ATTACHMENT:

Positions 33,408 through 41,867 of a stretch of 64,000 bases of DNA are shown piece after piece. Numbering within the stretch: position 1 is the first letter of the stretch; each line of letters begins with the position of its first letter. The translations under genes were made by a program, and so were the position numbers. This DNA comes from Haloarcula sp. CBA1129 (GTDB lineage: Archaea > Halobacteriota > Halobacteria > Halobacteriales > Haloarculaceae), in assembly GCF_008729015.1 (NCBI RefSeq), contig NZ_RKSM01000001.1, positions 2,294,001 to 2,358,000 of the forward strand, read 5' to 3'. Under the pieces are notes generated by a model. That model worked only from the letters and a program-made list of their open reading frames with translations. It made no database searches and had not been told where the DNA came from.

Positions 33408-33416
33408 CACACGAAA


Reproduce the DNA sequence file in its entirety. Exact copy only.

Positions 33,408 through 41,867 of a stretch of 64,000 bases of DNA are shown piece after piece. Numbering within the stretch: position 1 is the first letter of the stretch; each line of letters begins with the position of its first letter. The translations under genes were made by a program, and so were the position numbers. This DNA comes from Haloarcula sp. CBA1129 (GTDB lineage: Archaea > Halobacteriota > Halobacteria > Halobacteriales > Haloarculaceae), in assembly GCF_008729015.1 (NCBI RefSeq), contig NZ_RKSM01000001.1, positions 2,294,001 to 2,358,000 of the forward strand, read 5' to 3'. Under the pieces are notes generated by a model. That model worked only from the letters and a program-made list of their open reading frames with translations. It made no database searches and had not been told where the DNA came from.

Positions 33408-33416
33408 CACACGAAA